Why I left Goldman Sachs in NYC for a start-up in Paris

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Why I left Goldman Sachs in NYC for a start-up in Paris

Back in Paris

A few months ago, Olivier Herbout had the kind of job most young French finance graduates probably aspire to. After graduating from Ecole Centrale in Paris in 2015 and studying for a Masters at Berkeley’s Haas School of Business in California, he joined the quantitative investment strategies team of Goldman Sachs Asset Management in New York City.

Herbout stayed at GSAM for five years, but in January 2021 he quit. Now he’s back in Paris, working on a start-up with a friend from Ecole Centrale; it’s about applying the skills he gained at Goldman to the French pensions market.

“The retirement system in countries like France is not sustainable right now,” says Herbout. “Ultimately, we will probably need to copy the Anglo Saxon system with retirement investments that are more closely linked to the market, and this will drive a huge change in the wealth management industry in France and elsewhere in Europe. This is why we created Ramify – we want to take financial advisory in France to another level.”

Herbout, who is Spanish and French, hadn’t lived in France for six years before he returned during the lockdown. “It’s been a bit of a shock,” he says. “I had a lot of freedom in the U.S. and I came back to my parents’ and was back in my old bed and I couldn’t leave the house because of the pandemic.”

As is often the case when people leave Goldman, Herbout says his exit had nothing to do with GS and everything to do with the opportunity encapsulated by Ramify. – And that opportunity is in Paris rather than New York. “The U.S. is considerably more advanced in terms of financial advice than Europe. France is a smaller market, but the amount of money to be invested is not insignificant. I understand how French people speak and think about money. This is where my advantage lies.”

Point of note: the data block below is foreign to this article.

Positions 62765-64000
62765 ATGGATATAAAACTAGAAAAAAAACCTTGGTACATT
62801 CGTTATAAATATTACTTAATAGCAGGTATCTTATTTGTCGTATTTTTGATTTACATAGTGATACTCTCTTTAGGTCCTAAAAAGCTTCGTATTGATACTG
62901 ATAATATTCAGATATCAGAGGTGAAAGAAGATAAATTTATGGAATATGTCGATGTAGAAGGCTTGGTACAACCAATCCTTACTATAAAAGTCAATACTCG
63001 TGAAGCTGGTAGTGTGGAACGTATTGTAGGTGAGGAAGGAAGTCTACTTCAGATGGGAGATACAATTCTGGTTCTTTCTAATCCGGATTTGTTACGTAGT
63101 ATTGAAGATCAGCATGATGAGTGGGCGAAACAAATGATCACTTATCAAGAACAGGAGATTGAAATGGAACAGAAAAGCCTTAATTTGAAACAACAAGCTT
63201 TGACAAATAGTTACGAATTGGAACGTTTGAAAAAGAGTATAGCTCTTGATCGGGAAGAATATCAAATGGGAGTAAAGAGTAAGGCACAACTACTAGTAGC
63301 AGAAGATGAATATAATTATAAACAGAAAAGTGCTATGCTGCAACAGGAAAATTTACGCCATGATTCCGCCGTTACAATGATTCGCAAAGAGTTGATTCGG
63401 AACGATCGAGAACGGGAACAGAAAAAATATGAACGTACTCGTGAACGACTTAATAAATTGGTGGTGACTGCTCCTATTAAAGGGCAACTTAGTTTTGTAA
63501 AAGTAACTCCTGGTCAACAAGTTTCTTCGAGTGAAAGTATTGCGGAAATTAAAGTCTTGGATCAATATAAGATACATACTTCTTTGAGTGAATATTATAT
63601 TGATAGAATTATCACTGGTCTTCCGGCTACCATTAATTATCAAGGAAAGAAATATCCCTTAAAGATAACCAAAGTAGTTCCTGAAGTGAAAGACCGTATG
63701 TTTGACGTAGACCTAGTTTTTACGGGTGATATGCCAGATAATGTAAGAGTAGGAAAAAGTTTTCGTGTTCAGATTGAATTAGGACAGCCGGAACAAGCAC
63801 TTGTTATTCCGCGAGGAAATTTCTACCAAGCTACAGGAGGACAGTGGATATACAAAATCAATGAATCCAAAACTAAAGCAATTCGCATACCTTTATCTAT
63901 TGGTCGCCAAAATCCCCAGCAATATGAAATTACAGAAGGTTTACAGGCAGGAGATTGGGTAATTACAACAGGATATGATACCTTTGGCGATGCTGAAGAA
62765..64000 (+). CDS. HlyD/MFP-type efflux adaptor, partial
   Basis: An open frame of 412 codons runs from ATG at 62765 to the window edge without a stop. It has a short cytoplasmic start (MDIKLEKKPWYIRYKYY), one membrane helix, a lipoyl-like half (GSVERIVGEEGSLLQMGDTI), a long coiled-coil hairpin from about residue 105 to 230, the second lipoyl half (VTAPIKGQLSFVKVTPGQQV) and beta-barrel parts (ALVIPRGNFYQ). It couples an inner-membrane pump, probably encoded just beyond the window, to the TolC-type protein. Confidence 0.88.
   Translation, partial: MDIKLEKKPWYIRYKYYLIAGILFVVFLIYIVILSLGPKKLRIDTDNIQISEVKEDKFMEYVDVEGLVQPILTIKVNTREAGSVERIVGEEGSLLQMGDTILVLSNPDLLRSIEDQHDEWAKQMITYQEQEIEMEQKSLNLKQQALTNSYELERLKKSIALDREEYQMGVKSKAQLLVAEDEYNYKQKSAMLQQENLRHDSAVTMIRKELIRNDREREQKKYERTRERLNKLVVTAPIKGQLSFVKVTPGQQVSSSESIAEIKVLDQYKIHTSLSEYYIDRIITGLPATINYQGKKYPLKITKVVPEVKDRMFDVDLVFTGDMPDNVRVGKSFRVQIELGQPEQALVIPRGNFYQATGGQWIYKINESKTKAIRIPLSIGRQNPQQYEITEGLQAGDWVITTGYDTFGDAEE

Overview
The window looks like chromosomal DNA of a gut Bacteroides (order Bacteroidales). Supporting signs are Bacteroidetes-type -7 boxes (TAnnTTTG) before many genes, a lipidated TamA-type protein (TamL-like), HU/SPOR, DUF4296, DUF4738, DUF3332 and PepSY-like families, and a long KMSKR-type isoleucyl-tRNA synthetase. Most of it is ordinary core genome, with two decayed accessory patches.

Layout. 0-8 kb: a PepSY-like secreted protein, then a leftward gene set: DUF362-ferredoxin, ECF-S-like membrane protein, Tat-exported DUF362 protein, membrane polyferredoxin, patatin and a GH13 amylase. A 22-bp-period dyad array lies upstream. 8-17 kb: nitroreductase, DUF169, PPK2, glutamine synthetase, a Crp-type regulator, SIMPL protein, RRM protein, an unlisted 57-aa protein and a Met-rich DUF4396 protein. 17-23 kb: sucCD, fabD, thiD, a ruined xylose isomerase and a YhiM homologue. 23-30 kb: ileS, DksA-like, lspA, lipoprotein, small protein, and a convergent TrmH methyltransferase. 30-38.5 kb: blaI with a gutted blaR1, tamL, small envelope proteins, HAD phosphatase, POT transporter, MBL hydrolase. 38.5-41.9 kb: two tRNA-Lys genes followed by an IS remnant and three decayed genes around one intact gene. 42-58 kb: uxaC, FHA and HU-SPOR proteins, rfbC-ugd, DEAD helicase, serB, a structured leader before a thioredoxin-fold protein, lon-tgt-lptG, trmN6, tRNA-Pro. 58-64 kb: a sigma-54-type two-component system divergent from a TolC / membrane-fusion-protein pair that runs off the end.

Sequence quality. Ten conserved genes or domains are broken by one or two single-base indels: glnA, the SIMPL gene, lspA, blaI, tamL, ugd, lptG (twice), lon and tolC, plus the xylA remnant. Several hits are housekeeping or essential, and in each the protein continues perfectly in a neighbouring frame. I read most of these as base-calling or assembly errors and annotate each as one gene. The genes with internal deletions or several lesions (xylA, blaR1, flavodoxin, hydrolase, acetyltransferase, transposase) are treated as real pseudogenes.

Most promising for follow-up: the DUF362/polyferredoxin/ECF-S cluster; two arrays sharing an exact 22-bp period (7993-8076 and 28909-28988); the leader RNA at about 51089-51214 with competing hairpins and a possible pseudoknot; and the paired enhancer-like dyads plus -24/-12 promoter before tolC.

Herbout aims to use the quantitative insights he gained at Goldman to create data-based investment products at Ramify. “We believe that humans should not include their own biases in investment decisions, but should trust data to optimize their portfolios based on preferences like ESG stocks, particular sectors or particular national markets.” Ramify will also take tax costs into consideration: “The taxes in France can be very high,” observes Herbout.

Ramify already has five staff, but by the end of the year Herbout predicts there will be 15. They won’t all be like he and his co-founder, Samy Ouardini, who spent four years at consulting firm Oliver Wyman. “We’re looking for people with more of a tech and data than a finance background,” says Herbout. “Ultimately, two thirds of our staff will be technologists.”

Photo by Thomas de LUZE on Unsplash

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